This was either the late 80’s or early 90’s at a Cardinal Village home that my grandparents use to manage in Bedford, Ohio. My mom, Cynthia Anne Fairhurst, is seated to the left, her face partially covered by her hand), standing is my Grandma Metzger (aka Alberta Lou Fleming, and facing the tree in red is her husband, James Edward Metzger.

Though Christmas is my favorite, to me the holidays more or less begin on Thanksgiving and don’t really end until New Year’s Day. So many wonderful memories throughout the years and sometimes they all just flow together. If no other time family gets together, it’s a holiday. We get together with my husband’s family on Memorial Day and Labor Day each year. We changed it up and have gone to my cousin’s on the 4th of July (which is nice as it’s our shared uncle’s birthday, too).

All in all, holidays are just very special days, no matter how you celebrate them. It’s just extra special to share them with those you love.

52 Ancestors in 52 Weeks, My Family Tree, Paternal Side

Week 45: Stormy Weather

For week 45 of 52 Ancestors in 52 Weeks, the theme is Stormy Weather, and I’m choosing to write about the the struggle my two paternal great-grandmothers, Bertha Childers and Margaret Dora Wise, endured when suddenly becoming widows.

Bertha Childers

When I think about rough time that my great-grandmother, Bertha Childers, must have faced when her husband, Andrew Jackson Blair, passed away on 16 November 1926.

As was written about here, my great-grandfather was killed instantly when a coal mine collapsed. But as horrible as his death was, I can only imagine what life must have been like for my great-grandmother, who was left a single mother of 4. Granted, Genevieve had just gotten married to Earl Vivian the week before Andrew passed, but Vada, Leroy, and Donald were still at home (Vada was 19, Genevieve 16, Leroy 14, and Donald 9).

I know from the 1930 census that Bertha was still a single mom of Donald, and the late 1920’s, early 1930’s was a tough time for a single mom (as it still is 90 years later).

Working for a Coal Company, more than likely Andrew and Bertha lived in a company home, he was paid with company money, where all purchases were from a company store, and when he died she probably lost everything.

I know in the late 1920’s my grandfather, Leroy, began working in the mines as well, but after having an accident in the same mine where his dad died, he found something else to do.

But I can’t imagine what life was like for my great-grandmother. Bertha had to have been devastated to lose the man she loved, her home, basically her life as she knew it. She did eventually re-marry William Chappell who was also a coal miner.

Bertha Childers and her dog Lulu Belle, 1943

Margaret Dora Wise

Life changed for my other great-grandmother on my dad’s side of the family when on 24 July 1917 Charles Jackson Morgart committed suicide leaving Margaret Dora Wise alone to care for 3-children ages 7, 6, and 3.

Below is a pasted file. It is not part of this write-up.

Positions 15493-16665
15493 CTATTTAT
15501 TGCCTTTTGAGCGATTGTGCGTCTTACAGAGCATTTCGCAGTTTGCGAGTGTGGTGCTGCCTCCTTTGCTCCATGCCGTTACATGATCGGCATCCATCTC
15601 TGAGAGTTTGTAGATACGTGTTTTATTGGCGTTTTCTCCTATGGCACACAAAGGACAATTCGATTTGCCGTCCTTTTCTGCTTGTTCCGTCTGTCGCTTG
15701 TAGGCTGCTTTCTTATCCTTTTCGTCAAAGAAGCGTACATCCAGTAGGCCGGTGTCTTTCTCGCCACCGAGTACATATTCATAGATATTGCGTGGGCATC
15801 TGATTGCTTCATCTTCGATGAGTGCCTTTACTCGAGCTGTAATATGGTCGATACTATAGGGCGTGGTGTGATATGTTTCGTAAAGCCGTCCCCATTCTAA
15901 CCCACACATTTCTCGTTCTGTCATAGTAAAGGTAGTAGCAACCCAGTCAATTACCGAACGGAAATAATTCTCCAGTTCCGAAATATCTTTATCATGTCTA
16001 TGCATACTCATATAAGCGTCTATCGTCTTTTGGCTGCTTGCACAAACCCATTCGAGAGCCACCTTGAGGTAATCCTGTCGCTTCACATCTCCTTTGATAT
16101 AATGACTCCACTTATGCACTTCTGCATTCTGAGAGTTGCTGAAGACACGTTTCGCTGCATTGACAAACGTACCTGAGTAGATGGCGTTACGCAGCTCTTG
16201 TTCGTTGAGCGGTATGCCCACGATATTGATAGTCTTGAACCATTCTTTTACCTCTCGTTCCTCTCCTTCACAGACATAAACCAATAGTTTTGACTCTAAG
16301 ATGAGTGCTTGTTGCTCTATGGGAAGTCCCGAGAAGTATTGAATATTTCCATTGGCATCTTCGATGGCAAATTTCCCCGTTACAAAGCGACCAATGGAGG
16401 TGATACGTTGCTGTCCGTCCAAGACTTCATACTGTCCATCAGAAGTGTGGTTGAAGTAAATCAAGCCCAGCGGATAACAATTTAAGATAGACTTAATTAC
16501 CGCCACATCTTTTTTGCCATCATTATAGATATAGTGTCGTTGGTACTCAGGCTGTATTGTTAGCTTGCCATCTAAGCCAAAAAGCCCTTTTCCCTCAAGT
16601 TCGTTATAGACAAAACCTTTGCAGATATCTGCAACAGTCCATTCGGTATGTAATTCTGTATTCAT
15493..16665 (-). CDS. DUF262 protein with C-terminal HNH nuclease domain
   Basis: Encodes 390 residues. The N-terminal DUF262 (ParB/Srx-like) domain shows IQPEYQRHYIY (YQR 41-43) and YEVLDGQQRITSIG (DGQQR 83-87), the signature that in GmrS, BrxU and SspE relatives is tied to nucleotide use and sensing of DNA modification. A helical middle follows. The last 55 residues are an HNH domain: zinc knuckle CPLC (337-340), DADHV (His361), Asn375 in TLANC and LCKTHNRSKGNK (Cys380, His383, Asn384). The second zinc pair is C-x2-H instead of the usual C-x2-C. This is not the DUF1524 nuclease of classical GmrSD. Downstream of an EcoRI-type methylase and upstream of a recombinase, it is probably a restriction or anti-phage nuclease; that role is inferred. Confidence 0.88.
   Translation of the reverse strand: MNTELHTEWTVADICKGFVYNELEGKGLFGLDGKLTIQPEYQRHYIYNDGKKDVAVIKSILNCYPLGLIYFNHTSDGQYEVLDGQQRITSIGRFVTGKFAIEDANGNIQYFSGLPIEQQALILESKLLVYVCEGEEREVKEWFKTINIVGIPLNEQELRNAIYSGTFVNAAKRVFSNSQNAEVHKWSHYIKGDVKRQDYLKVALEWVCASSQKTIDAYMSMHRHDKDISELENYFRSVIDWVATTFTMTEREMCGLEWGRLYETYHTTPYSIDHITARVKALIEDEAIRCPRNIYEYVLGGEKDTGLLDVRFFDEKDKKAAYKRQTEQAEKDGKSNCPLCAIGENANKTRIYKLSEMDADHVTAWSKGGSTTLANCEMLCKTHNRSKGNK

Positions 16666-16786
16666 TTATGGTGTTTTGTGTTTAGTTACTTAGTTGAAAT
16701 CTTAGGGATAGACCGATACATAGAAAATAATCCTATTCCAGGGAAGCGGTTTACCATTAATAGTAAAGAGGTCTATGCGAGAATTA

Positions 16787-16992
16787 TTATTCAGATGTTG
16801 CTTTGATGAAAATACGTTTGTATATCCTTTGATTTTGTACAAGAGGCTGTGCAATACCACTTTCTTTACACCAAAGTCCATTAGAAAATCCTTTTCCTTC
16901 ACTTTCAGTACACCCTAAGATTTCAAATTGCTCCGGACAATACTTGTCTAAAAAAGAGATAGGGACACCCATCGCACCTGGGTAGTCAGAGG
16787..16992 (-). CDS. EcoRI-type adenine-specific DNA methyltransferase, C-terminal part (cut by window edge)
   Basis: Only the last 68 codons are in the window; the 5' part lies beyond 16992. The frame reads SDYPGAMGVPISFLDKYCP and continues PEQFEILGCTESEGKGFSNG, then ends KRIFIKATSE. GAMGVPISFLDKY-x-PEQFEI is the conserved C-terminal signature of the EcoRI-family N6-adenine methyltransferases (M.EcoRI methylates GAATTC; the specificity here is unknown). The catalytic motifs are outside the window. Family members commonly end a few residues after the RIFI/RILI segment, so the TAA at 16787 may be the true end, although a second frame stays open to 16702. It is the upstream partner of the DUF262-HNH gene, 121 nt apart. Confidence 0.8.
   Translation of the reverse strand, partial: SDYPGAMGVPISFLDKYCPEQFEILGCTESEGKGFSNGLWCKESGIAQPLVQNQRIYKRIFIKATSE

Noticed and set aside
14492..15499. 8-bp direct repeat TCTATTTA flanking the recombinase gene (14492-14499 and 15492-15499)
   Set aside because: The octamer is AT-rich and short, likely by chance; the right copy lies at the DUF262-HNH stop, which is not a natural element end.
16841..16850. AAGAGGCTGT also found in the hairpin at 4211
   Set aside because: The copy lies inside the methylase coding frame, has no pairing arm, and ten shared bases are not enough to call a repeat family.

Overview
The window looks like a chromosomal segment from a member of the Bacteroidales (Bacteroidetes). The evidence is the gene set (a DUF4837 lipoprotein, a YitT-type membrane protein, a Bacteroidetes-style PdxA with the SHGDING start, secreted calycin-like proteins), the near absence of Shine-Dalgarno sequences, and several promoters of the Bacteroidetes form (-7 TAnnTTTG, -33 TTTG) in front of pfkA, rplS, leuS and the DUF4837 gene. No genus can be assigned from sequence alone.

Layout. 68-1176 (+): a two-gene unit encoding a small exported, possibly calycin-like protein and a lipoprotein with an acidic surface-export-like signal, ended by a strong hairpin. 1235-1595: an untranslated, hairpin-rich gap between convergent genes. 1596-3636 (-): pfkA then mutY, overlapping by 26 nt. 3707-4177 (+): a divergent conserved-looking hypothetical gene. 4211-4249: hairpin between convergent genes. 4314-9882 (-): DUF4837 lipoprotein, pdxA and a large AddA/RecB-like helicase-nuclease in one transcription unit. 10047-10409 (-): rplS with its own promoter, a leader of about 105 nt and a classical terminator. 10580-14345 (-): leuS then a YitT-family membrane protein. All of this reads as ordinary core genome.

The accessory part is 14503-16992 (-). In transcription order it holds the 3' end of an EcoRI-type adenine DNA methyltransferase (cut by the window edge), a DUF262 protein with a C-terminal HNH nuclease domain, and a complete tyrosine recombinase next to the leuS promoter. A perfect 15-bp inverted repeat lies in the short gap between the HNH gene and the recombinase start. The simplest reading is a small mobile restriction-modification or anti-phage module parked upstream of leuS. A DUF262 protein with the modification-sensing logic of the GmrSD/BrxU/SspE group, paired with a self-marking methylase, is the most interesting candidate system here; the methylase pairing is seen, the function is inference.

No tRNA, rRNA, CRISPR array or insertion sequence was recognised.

To my knowledge no one knows why Charles took his life. My mom had thought she had heard he was ill, but my dad heard that infidelity could have been involved (not on Charles’ part). But regardless of why, it had to be a huge shock to lose your husband, even if your situation wasn’t idyllic.

Unlike Bertha, Maggie Wise ended up getting married to Irie Earl Custer by 1920 (according to the 1920 Federal Census). Earl was a coal miner and she stayed married to him until he passed in 1949. They never had any children together.

Irie Earl Custer & Margaret Dora Wise 1939

Having younger children Maggie probably had to pick up the pieces more quickly in order to raise her kids. I know she ended up raising her children in the town of Saint Michael a stones throw from South Fork where coal mines were located (Saint Michael was built where the South Fork Hunting and Fishing Club was located before the huge Johnstown Flood of 1889).

I feel Maggie had the better end of things when she married Earl Custer. My Grandma (Anna Maria Morgart) always spoke quite highly of her Step-Daddy as he basically raised her (she was 3 when her dad died), and chose Earl to be my Dad’s middle name.

Both of my great-grandmother’s survived the hardships they faced, but both of their husband’s died so unexpectedly. It’s never easy to loose someone you care about, but having my own mother die out of the blue, I know how hard it can be when you don’t have the closure of saying goodbye, and even I love you one last time.

52 Ancestors in 52 Weeks, My Family Tree, Paternal Side

Week 26: Conflict

When it came to finding conflict in my tree, as that is the theme for this week’s 52 Ancestors in 52 Weeks, one of my biggest puzzles is how George Mullen is related to my to my 2nd-great-grandmother, Anna Maria Leighty.

Supposedly George is Anna Maria’s son, but I don’t have any concrete proof that he is her son. I will confess I do have him listed in my family tree software as her son, only because of the below note on the picture of Anna Maria Leighty and her husband, Jonas Wise that my first cousin once removed, Hope, found left behind at a Wise Family Reunion in the 1990’s.

My great-great-grandparents, Anna Maria Leighty and Jonas Wise (shadow in my photo is my husband)

The note states:

Jonas Wise 1856-1913 Passed away at age 57 and was stone deaf

Anna Maria Leighty Wise 1849-1933 84 years of age, 15 children only 5 lived

George, Henry, Riley, Mary Ann, Maggie

Even the note is incorrect, Anna Maria first shows up on a census in 1860 because she was born in 1851. Most documents support Jonas being born in 1855. Their death years are both correct.